IRS making ‘dark money’ darker

Under a perverse interpretation of federal law, tax-exempt nonprofit organizations supposedly devoted to "social welfare" can spend large amounts of money to influence elections without publicly disclosing the identities of their donors. But instead ...
Published: 07/19/18
Updated: 07/20/18
Editorial: Ferry is fun but should pay for itself in long run

Editorial: Ferry is fun but should pay for itself in long run

The CrossBay Ferry appears headed for another round of rides across Tampa Bay, with local governments pledging one more year of financial support. But as more taxpayer money is steered into this project, it’s important to recognize what purpose the f...
Published: 07/18/18
Updated: 07/20/18
Editorial: Scott should order investigation of concealed weapons permitting

Editorial: Scott should order investigation of concealed weapons permitting

To his credit, Gov. Rick Scott says he is considering requests to order an independent investigation of how Agriculture Commissioner Adam Putnam’s office screens applications for concealed weapon permits. It’s a reasonable request, and the governor h...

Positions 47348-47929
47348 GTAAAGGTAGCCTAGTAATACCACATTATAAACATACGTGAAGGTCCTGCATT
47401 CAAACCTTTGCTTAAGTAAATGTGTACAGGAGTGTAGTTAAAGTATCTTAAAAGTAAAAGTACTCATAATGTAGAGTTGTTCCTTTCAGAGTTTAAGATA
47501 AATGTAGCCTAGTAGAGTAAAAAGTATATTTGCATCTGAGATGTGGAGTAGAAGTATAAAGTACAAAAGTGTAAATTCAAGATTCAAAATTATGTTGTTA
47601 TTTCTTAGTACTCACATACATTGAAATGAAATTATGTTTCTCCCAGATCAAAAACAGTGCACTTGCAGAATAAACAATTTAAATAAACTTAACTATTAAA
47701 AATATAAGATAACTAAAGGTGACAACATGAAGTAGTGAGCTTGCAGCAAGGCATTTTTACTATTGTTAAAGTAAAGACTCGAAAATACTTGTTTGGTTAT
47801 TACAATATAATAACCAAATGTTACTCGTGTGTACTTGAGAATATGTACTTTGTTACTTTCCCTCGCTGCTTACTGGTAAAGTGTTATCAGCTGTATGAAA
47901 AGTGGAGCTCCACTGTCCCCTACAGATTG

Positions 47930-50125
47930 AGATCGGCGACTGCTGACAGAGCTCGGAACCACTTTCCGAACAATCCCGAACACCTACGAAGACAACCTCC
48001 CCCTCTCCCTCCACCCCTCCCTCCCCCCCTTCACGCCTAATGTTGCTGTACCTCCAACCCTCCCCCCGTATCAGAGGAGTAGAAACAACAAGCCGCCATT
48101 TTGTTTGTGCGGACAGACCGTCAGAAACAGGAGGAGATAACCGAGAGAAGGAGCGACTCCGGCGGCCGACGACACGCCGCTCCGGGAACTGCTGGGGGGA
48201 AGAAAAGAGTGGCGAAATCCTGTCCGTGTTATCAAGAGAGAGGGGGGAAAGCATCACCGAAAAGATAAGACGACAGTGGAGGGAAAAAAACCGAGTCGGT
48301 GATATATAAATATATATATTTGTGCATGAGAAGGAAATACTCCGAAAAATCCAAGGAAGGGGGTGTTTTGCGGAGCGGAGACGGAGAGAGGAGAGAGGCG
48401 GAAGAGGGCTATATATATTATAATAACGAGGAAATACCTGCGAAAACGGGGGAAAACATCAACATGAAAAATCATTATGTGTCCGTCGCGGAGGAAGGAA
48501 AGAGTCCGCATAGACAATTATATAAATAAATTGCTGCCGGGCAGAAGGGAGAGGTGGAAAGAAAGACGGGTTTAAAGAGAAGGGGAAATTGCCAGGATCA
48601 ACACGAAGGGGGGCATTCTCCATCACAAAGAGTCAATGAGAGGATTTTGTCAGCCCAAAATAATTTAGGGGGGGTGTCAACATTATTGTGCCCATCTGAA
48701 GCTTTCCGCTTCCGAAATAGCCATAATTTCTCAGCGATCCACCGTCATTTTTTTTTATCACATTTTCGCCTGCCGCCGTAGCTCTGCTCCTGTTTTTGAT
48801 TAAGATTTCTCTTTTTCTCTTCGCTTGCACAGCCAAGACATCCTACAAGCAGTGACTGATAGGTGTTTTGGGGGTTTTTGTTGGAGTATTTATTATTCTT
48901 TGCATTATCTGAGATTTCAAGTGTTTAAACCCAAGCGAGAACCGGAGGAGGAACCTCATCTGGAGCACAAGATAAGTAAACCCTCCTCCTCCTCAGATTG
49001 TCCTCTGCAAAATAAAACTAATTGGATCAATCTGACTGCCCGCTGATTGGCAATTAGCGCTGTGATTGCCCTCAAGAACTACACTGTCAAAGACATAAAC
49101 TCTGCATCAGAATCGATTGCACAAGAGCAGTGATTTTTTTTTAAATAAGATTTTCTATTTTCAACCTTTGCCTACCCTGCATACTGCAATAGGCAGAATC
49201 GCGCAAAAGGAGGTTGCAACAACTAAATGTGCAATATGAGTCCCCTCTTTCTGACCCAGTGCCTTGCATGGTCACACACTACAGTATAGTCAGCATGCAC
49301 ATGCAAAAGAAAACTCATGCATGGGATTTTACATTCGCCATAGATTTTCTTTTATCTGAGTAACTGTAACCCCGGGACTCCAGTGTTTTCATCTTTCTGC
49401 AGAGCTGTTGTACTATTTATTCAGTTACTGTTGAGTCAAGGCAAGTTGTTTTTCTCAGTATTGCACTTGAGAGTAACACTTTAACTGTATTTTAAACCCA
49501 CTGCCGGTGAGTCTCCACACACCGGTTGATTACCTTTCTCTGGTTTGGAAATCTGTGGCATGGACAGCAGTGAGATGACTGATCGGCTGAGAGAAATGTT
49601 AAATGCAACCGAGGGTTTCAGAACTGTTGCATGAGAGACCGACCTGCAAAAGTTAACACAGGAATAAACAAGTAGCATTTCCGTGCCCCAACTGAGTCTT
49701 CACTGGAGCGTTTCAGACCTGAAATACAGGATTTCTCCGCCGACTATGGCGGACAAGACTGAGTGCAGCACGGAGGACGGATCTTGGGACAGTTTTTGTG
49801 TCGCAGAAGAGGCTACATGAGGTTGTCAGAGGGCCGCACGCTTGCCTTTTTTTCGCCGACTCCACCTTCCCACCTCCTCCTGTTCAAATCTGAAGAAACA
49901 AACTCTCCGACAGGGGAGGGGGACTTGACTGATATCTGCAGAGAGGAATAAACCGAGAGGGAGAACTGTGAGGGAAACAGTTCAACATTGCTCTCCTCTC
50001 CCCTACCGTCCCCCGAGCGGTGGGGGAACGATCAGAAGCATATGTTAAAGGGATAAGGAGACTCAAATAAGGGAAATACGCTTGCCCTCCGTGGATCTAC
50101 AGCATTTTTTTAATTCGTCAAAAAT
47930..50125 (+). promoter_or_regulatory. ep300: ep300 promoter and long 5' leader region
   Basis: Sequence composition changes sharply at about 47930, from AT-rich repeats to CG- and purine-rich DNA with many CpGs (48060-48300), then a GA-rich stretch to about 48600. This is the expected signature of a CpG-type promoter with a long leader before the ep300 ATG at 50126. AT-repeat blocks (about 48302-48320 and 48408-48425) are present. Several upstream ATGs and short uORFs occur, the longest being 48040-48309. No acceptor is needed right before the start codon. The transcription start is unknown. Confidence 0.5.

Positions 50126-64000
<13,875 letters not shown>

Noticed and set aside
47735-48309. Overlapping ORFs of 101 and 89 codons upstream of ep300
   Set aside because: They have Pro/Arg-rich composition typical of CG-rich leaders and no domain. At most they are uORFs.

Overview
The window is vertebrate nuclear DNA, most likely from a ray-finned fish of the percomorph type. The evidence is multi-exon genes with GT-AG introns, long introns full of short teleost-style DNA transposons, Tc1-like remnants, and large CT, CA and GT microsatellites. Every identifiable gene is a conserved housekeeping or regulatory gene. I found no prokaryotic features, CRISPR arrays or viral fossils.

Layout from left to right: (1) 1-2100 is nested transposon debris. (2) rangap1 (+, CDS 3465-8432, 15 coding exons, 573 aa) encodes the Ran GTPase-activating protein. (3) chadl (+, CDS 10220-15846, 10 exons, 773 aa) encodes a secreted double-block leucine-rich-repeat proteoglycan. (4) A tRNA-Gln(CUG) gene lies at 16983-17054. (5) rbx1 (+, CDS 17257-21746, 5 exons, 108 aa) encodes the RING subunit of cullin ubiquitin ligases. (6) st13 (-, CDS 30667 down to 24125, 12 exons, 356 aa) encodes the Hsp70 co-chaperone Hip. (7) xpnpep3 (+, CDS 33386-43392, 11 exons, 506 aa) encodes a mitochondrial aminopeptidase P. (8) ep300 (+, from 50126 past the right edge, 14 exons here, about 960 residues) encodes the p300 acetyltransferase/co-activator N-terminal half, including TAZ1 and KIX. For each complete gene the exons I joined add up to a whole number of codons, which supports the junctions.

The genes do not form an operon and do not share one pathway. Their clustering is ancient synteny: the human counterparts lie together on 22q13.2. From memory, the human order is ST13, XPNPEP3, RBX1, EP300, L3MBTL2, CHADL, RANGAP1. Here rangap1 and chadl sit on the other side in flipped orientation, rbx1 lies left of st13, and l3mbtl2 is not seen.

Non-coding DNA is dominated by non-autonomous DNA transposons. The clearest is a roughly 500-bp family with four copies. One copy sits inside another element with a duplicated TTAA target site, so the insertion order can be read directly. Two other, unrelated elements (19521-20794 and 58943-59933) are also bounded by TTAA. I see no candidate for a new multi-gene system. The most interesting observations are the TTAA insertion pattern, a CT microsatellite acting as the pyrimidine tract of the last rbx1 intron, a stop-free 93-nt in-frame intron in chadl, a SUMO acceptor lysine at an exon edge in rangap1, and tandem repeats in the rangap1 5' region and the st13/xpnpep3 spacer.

Published: 07/18/18
Editorial: Algae blooms, toll woes and beach battles -- Florida’s fouled up summer

Editorial: Algae blooms, toll woes and beach battles -- Florida’s fouled up summer

July in Florida. The height of summer tourist season. Rental cars clog the highways and tourists crowd the beaches, motels and all-you-can-eat shrimp joints. Many of our neighbors are off to North Carolina or somewhere cooler. So it’s an awfully inco...